Recently, my sister and I were reminiscing about our wild party days when we were younger- when we’d stay out until 5 in the morning and hide out in my car around the corner from the house, waiting for our mom to leave for work so that we wouldn’t walk in while she was eating breakfast in her nightgown. Inevitably, our conversation turned to drunken nights at a bar in Bellmore that we used to frequent called The Band Box Tavern.
Now, The Band Box was a special place for my sister and I… we’d been Sunday afternoon regulars there since we were toddlers (literally, not figuratively). My dad, like so many others, played Sunday morning softball, and the experience wasn’t complete without a trip to the bar afterward- beer for the men, Shirley Temples with extra cherries for the kids. I know times have changed drastically and nowadays bringing a child to a bar will provoke a visit from Child Protective Services, but in the 1970’s and early 80’s, it was commonplace and we were certainly not the only children running around like ragamuffins.
One Sunday, when I was about 9 years old and my dad was feeling no pain, he gave me a few dollars to put in the Jukebox (the kind that spun 45’s- eek! I’m old!). I was- and still am- a big Blondie fan, and my favorite song at the time was Rapture (you know, Fab Five Freddie and the man from Mars, eating cars, bars, and guitars…) Well, anyway, I was old enough to like music and old enough to put the money in the machine and find the songs I wanted to play, but I was not experienced enough to realize that once I punched in the code to play Rapture, there would be a sizable delay before the song actually played. When the music didn’t start immediately, I thought I had done something wrong, so I punched in the number again. It still didn’t play, so now I thought the jukebox was broken and punched in the number for Rapture a third time,…and a fourth. By the time Rapture played for the seventh time in a row, I was getting dirty looks from the entire bar (remember this was before remote control, and you couldn’t “skip” through songs), and the bartender finally unplugged the jukebox.
It was a homecoming of sorts when we returned to The Band Box as patrons ourselves, and we quickly reestablished our status as regulars. During one of these blurry nights, another regular, whose name escapes me entirely, so I’m going to call him Bear, invited me to accompany him the next day to Atlantic City. Bear looked like an overweight and aging Magnum PI, complete with semi-unbuttoned Hawaiian shirt, showcasing a thick gold chain and tangles of coarse chest hair. I’d guess he was in his mid to late 30’s, with thick, curly salt & pepper hair, and a Hell’s Angels mustache. I found him physically repulsive, so, of course, I agreed to go (insert shooting- myself- in- the- eye emoticon here).
He picked me up the next morning at 7 am, and in my bleary-eyed, hung-over, sleep-deprived state, I wanted nothing more than to cancel the trip and stay in bed. But, he was outside, honking and he had already paid for my coach bus fare the night before. I had told Bear that I’d go with him to AC, but I had also told him that I was broke… in fact, I think I had less than $10 in my wallet. Bear had agreed to pay my way, so I felt obligated to get up and go. I didn’t shower, or even change my clothes from the night before, so I can only imagine how I looked as I stumbled to his car. We drove to The Band Box, where the bus we were taking was leaving from.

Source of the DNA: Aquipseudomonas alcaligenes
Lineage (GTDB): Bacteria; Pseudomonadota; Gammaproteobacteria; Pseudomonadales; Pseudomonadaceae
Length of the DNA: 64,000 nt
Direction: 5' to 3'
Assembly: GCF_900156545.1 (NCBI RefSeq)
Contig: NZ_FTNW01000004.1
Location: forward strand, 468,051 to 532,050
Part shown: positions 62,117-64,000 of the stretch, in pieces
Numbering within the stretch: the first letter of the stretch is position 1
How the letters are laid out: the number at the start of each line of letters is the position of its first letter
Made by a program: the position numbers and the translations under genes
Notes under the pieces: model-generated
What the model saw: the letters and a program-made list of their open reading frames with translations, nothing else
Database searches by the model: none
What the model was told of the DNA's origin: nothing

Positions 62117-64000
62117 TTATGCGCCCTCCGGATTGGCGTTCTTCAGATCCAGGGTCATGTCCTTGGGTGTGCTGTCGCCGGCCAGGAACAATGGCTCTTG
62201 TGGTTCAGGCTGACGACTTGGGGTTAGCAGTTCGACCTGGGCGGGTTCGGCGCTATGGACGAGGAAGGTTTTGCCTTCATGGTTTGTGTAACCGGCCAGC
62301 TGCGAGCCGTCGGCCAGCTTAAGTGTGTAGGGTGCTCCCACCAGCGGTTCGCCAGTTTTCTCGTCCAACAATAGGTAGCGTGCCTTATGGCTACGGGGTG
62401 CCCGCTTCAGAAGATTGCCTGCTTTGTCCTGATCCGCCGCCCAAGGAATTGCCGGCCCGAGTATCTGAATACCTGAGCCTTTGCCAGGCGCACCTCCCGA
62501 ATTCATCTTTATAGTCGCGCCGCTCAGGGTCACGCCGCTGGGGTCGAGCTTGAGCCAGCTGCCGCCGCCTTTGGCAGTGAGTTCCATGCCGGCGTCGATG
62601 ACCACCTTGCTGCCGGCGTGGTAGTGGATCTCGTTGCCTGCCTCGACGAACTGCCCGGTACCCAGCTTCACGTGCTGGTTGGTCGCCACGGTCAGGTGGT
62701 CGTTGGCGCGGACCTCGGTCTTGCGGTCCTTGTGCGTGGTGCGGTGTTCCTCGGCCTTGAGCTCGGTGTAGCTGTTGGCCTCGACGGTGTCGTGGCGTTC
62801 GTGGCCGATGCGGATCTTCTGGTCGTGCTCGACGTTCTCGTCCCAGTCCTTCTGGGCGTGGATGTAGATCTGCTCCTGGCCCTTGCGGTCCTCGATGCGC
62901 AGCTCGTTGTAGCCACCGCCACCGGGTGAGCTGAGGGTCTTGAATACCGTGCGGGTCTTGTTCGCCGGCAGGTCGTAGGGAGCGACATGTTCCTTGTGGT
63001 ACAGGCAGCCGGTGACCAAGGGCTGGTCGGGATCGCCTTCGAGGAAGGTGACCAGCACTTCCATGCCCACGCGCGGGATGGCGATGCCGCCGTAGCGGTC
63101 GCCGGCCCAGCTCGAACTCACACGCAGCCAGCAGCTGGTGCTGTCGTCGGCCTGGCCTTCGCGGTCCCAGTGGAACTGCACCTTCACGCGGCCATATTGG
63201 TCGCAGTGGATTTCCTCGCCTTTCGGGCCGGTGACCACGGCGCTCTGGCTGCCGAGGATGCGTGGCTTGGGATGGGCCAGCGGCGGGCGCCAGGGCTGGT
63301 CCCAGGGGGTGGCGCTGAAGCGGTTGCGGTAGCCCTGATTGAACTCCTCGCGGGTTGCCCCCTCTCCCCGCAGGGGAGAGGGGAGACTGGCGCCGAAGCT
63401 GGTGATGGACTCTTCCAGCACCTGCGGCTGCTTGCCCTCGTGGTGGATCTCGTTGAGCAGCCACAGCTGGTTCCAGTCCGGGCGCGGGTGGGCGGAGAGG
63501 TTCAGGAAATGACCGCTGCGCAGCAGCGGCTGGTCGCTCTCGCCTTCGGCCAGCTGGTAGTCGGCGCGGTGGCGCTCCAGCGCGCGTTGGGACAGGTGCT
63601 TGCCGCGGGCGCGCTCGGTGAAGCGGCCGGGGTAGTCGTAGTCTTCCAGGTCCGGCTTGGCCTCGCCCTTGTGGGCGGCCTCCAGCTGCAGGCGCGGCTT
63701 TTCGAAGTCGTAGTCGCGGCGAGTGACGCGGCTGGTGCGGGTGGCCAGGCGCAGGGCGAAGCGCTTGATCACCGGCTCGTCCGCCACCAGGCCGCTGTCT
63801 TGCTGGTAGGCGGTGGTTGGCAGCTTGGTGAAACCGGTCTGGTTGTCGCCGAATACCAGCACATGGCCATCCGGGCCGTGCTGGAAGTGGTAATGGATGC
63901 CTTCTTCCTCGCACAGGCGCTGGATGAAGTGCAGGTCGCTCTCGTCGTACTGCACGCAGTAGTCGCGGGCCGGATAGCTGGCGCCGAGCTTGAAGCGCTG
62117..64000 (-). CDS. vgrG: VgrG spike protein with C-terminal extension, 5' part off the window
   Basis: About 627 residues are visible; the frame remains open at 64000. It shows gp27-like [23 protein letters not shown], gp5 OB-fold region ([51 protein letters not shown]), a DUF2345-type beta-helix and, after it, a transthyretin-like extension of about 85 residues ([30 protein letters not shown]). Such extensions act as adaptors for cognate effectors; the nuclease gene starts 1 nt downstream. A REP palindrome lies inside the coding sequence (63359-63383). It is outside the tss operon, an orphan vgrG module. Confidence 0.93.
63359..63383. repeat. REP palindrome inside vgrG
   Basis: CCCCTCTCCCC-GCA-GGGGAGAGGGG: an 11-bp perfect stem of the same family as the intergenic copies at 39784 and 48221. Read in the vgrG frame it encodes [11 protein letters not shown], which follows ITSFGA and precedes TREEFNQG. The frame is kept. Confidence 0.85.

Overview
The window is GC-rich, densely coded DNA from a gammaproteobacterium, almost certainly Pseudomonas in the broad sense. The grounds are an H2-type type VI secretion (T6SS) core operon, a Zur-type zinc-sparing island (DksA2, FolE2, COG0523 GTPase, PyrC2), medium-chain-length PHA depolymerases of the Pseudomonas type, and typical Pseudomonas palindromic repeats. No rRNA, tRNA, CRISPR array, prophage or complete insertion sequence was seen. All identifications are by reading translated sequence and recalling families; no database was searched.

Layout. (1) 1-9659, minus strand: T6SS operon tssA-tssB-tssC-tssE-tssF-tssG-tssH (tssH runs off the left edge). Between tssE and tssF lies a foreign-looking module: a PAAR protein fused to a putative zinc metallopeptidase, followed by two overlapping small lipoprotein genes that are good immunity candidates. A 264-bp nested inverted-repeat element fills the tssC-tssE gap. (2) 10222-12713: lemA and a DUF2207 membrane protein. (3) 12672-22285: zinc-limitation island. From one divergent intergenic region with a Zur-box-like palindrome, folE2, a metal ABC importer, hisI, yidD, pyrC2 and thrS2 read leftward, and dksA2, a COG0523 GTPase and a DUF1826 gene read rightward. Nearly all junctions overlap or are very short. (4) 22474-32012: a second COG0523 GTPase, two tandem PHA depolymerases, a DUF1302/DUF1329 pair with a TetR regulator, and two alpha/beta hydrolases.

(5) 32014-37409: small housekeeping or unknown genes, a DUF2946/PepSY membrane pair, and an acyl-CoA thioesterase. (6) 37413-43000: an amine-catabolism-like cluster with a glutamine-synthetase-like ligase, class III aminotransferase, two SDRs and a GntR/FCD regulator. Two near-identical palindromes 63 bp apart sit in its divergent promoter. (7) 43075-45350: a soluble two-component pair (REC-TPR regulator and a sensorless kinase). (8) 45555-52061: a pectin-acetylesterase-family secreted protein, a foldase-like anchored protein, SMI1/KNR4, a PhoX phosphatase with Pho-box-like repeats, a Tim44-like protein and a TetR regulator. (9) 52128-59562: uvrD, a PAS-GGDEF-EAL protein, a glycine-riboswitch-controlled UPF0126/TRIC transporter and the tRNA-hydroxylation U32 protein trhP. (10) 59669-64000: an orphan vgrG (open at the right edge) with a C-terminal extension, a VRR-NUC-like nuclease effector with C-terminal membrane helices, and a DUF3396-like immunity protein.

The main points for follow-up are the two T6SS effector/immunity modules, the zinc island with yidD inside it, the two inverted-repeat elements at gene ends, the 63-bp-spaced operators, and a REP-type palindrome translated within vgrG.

When I stepped onto the bus, it was as if I’d walked onto the set of the movie, Cocoon. If you don’t remember, that was the movie with all of the old people who swim in the pool with extraterrestrial eggs and regain their youth by sapping the life force from the alien embryos. In other words, I could have been the great-granddaughter of 75% of the group that we were traveling with. Bear seemed to know everyone on the bus; I’m assuming from his affiliation with the local K of C, rotary club, or VFW. I tried to escape at this point, and called my sister to come get me, but she just laughed and told me to sleep in the messy bed I had made.
I took her advice. I dozed during the 4 ½ hour ride to Jersey, and, even when I wasn’t sleeping, I pretended to. Like a fly on the wall, I overheard the conversations of those around me as they complimented Bear on his pretty, young girlfriend and asked how long he and I had been dating. His boastful reply of how this was our first date almost made my ears bleed and my stomach convulse. I was groaning silently in my head and devising a plan to sabotage any notion that Bear had that he was going to kiss me within the next 8 hours.
It turns out that being a bored, whining, foul-smelling girl was all I needed to do.
I stood next to Bear while he played Black Jack, yawning obnoxiously and making sure that no part of my body touched any part of his. I could smell the stale cigarette smoke in my hair from the night before and the sour smell of alcohol seeping through my skin, and I gave thanks and praise for my disgustingness… I was hoping it would act as garlic to a vampire. Bear had given me $20 so that I could eat while we were there, and we went to some restaurant in the casino. He ordered steak, baked potato, salad… the works. I had already spent some of my $20 on drinks, because, since I wasn’t gambling, I wasn’t entitled to drink for free in the casino. So, I didn’t have enough money to buy a decent meal, and settled for a sandwich and chips. I complained about my food loudly (and sincerely, actually- it was terrible), while I watched with envy as Bear ate his shrimp cocktail. I was tired, hungry, in company that I didn’t want to be in, and I did not hesitate to let Bear know how miserable I was. By the time we returned to the bus to leave, he not only wasn’t speaking to me, he wouldn’t even sit next to me on the ride home.
Moral of the story: The most painless way to get out of a bad date is to be a worse one.